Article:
Counterarguments. At multiple points in both Ark and CM, but especially CM, I was aware that there are alternate views and counterarguments against what AiG was presenting. I couldn’t recall what they were and thought the exhibits might be enhanced by acknowledging these more and maybe pointing inquirers to where they can dig deeper into those debates. For example, CM is emphatic that earth must be 6,000 years old because the genealogy in Genesis notes the ages of individuals when they died—so there can’t be gaps. The exhibit leaves it at that.
You can only say so much in exhibit format—and many of CM’s exhibits are already a lot of reading. So I sympathize. Still, maybe there’s a way to use tech to allow guests to tap a Dig Deeper icon and find out why, for example, some still see maybe tens of thousands of years in Genesis but still consider themselves young earth creationists.
Assumptions. Ark is extremely well imagined, and I use “imagined” intentionally. It’s full of detailed explanations of how waste disposal, food distribution, ventilation, water, and more may have been engineered to allow eight people to care for around 800 animals each. Some brilliant engineers had to work through all of that—which means Noah, his family, and whatever other resources he could access, would also have to have done a lot of brilliant engineering.
I don’t find that difficult to believe. There was plenty of time to design and test systems, find failure points, and design new ones, etc. Also, though “Noah built the ark,” we don’t have to believe he never hired anybody for design, materials, and labor.
But a huge portion of the project is built on the assumption that God didn’t simply put all the animals into hibernation. I’m aware of the counterargument that Genesis doesn’t mention hibernation, so we’re filling in gaps from our own thinking on that. But if you visit the Ark you can hardly help but realize Genesis also doesn’t mention intricate waste disposal, food distribution and water management systems! Any view that takes the flood and ark account as historical/factual has two choices:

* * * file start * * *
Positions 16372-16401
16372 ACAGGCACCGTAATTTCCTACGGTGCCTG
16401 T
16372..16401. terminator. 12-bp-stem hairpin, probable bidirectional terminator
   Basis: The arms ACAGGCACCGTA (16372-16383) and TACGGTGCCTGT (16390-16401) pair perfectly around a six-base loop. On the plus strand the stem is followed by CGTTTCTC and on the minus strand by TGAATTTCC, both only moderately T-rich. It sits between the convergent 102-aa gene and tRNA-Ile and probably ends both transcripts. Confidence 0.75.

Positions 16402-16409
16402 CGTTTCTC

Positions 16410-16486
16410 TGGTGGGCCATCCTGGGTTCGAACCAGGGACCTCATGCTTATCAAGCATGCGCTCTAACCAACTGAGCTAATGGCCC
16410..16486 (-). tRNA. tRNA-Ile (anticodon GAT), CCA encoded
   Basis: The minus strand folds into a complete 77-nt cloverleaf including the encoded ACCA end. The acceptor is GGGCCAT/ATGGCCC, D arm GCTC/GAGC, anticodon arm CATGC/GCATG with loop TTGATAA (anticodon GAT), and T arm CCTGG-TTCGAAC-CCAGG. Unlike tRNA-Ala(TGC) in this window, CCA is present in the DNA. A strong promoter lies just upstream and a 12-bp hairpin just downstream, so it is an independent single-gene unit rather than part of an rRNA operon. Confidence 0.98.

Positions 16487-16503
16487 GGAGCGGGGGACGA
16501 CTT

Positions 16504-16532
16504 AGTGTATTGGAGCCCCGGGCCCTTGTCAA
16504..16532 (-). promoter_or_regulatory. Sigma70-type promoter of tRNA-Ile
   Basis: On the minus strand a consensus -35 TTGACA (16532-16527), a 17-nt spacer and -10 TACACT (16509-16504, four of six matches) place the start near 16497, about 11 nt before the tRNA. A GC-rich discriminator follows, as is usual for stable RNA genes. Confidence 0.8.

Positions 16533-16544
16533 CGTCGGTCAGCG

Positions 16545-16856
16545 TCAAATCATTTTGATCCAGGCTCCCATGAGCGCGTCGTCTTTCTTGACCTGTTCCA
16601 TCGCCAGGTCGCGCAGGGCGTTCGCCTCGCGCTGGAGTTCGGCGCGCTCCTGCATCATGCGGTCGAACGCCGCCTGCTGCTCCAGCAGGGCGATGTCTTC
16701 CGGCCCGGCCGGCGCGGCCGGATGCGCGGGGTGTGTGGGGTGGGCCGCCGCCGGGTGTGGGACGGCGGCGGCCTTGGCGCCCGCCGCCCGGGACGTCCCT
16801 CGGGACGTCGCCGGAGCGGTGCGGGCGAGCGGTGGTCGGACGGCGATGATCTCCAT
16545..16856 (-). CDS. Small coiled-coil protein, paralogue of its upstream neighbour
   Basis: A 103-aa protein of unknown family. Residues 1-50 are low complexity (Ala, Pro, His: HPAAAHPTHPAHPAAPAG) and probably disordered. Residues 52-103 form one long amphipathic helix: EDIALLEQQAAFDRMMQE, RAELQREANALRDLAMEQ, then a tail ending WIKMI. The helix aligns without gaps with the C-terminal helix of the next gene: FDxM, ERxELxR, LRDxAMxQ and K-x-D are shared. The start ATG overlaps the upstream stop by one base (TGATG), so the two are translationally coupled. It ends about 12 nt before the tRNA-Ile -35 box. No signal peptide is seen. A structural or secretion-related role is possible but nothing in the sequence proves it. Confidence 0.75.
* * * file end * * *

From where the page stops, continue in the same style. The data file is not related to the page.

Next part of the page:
- Leave the details to God: “It’s not important to me how God made it all work.”
- Imagine a great deal to theorize how it all could have been done.
A portion of a small animals exhibit from Ark…
A portion of a large animals exhibit at Ark …
Is it less biblical and theologically sound, or more presumptuous, to imagine hibernating animals, a smaller cubit, and a smaller ark that isn’t so thoroughly engineered? (AiG’s attitude is that maybe hibernation happened but it wasn’t necessary.)
One other fact that hit me during these visits is that the AiG concept of “kinds” (Gen. 6:20, 7:14) means they do believe in the evolution of species. They would strongly prefer not to say it that way, because they define “evolution” as the complete naturalistic, molecules-to-man package. But in AiG’s view, a “kind” is a broader category than a species, and we have far more species today than Noah had “kinds” in his day. That would mean that after the flood, specimens of each kind evolved into the many species we have today—by natural selection (see photo of CM exhibit).
Given the relationship of kinds to species and the role of natural selection, maybe we need to stop being so broadly negative about “biological evolution,” and learn more nuanced ways of communicating the differences and similarities between creationist and naturalist views of life on earth.
Should you go?
You don’t have to be convinced that AiG has all the details right to benefit from the Ark Encounter and the Creation Museum. At the very least, these projects are thought-provoking, interesting, and well integrated with the theology of God’s grand plan of creation, fall, redemption, and restoration (CM uses the “Seven C’s” of Creation, Corruption, Catastrophe, Confusion, Christ, Cross, Consummation).
Believers don’t need to see a full scale ark model to be firm in their faith in God and His Word. Ark and CM are not about that. They’re about learning and deepening understanding as well as viewing the world in a more God- and gospel-centered way.
I think you should go. Should you bring your agnostic or atheist friend? That depends on a lot of factors, but it could certainly be a route to some thoughtful conversations about the big questions of what life is, why we’re here, what’s gone wrong, and what it all means.
A small animal storage area from Ark …
The graphic novel style gospel exhibit at Ark …
(Photo credits: Me and my Pixel 5.)
Aaron Blumer is a Michigan native and graduate of Bob Jones University and Central Baptist Theological Seminary (Plymouth, MN). He and his family live in small-town western Wisconsin, not far from where he pastored Grace Baptist Church for thirteen years. In his full time job, he is content manager for a law-enforcement digital library service.